Food security is the ability to access nutritionally safe, adequate and affordable food; which puts a positive effect not only on the nutrition and physical health but also the mental health of Aotearoa/ New Zealand (Carter, Kruse, Blakely & Collings, 2011). Insufficient food or lack of nutritious foods can lead to inadequate nutrition, resulting in compromised intakes of energy and nutrients, affecting the physical performance; multiple chronic conditions and obesity (Carter, Kruse, Blakely & Collings, 2011).
Sky reaching prices of food are increasing the number of New Zealanders who are unable to afford healthier food. Today’s environment is as such in New Zealand, whereby unhealthy food is highly promoted, and people have better access to them and above all are affordable (Food Policy: Greening the Food Basket, 2011). In New Zealand, Maori, Pacific and other low income households have identified cost of food and lack of money as one barrier to making healthier food choices (Gorton & McKerchar, 2010). Food prices have gone high and are significantly increasing with a rose of 4.6% in 2010 and are expected to increase at the back of global commodity price increase (Eaqub, 2011). In an analysis published by Vicki Robinson it states that there is inequity and financial difficulty faced by families on low income to buy themselves healthy food and meet the daily nutritional needs (Johnson, 2011). It is understood that food insecurity and its consequences of poor nutrition, obesity and other nutrition – related health conditions together with psychological distress are evident in families on low income in New Zealand (Johnson, 2011).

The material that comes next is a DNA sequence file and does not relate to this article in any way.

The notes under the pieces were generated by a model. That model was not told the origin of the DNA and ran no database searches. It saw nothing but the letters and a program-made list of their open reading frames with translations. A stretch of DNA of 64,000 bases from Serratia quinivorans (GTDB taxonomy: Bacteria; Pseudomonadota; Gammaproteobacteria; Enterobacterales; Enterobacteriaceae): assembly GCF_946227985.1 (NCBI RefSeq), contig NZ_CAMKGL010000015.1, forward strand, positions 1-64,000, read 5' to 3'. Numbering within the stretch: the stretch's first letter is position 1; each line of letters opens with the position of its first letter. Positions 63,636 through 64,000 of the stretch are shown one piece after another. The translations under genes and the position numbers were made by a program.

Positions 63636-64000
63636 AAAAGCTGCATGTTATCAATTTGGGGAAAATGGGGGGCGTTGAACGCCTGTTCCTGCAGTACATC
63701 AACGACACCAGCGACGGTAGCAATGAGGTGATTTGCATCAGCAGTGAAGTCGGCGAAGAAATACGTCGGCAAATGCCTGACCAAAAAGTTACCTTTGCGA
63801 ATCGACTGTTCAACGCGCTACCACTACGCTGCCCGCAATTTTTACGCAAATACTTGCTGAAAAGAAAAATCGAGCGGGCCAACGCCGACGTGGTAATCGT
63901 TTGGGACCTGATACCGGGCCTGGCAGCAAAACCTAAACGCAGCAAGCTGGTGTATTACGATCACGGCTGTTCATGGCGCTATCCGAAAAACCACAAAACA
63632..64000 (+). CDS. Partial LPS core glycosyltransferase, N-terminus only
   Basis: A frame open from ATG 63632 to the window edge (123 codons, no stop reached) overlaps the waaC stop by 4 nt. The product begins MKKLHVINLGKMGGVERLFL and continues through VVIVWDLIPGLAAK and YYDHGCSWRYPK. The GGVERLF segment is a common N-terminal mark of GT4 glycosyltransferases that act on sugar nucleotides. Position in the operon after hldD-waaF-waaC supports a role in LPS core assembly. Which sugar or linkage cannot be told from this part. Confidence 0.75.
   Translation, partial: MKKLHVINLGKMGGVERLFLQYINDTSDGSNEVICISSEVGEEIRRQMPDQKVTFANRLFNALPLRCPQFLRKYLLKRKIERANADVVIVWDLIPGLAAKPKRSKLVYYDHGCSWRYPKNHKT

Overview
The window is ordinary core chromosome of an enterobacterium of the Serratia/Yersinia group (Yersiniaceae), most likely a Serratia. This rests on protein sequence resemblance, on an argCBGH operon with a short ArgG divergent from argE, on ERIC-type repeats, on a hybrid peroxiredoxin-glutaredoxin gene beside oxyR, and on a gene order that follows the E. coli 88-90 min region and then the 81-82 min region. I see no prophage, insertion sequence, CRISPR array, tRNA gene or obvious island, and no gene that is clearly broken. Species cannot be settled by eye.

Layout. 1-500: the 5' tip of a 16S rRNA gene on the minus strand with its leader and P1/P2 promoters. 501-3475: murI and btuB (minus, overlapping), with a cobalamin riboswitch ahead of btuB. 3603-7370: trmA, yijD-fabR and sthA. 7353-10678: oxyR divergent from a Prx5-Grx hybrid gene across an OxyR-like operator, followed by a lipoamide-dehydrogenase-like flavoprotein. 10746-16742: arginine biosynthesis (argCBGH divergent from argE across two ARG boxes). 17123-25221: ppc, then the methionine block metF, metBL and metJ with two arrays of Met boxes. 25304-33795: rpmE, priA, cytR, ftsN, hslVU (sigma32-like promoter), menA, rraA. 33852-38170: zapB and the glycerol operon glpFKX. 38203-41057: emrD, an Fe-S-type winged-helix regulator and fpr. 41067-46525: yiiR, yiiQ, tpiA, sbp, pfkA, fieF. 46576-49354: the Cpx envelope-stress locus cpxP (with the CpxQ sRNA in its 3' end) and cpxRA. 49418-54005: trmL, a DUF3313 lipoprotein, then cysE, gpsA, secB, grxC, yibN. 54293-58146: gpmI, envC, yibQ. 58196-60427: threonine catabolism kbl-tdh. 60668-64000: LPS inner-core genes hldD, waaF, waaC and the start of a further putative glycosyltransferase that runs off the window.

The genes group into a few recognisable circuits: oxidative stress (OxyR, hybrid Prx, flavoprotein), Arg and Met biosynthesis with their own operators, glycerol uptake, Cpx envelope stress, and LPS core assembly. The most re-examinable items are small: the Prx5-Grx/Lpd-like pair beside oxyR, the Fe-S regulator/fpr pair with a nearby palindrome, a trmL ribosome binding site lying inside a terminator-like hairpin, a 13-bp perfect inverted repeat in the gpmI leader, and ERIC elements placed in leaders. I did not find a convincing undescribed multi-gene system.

A solution that could help with this situation is by proposing removal of GST from fruits and vegetables. According to Simmons (2011), an economist and author, removing GST from fruits and vegetables could bring relative changes to the prices and could help New Zealanders eating nutritious foods. Cost of food is one of the main determinants of what people choose to eat together with taste and convenience (Gorton & McKerchar, 2010). As over the decade food processing has allowed energy dense foods cheaper than nutritious food (Simmons, 2011). As per Simmons (2011) report, removal of GST could save $2.50 per household per week, which means less expense on alcohol fags. According to Gorton & McKerchar (2010), Supermarket Health Options Project suggests that removing GST from fruits and vegetables will have a positive impact by increasing consumption by 10% for a 12.5% discount. There does not seem to be much legislation around food security in New Zealand. Anyone selling or trading food for profit only comes under the scope of this act (Wilkinson, 2012). The bill in no way affects people’s right to grow their own food and then exchange, sell or trade it. Food grown for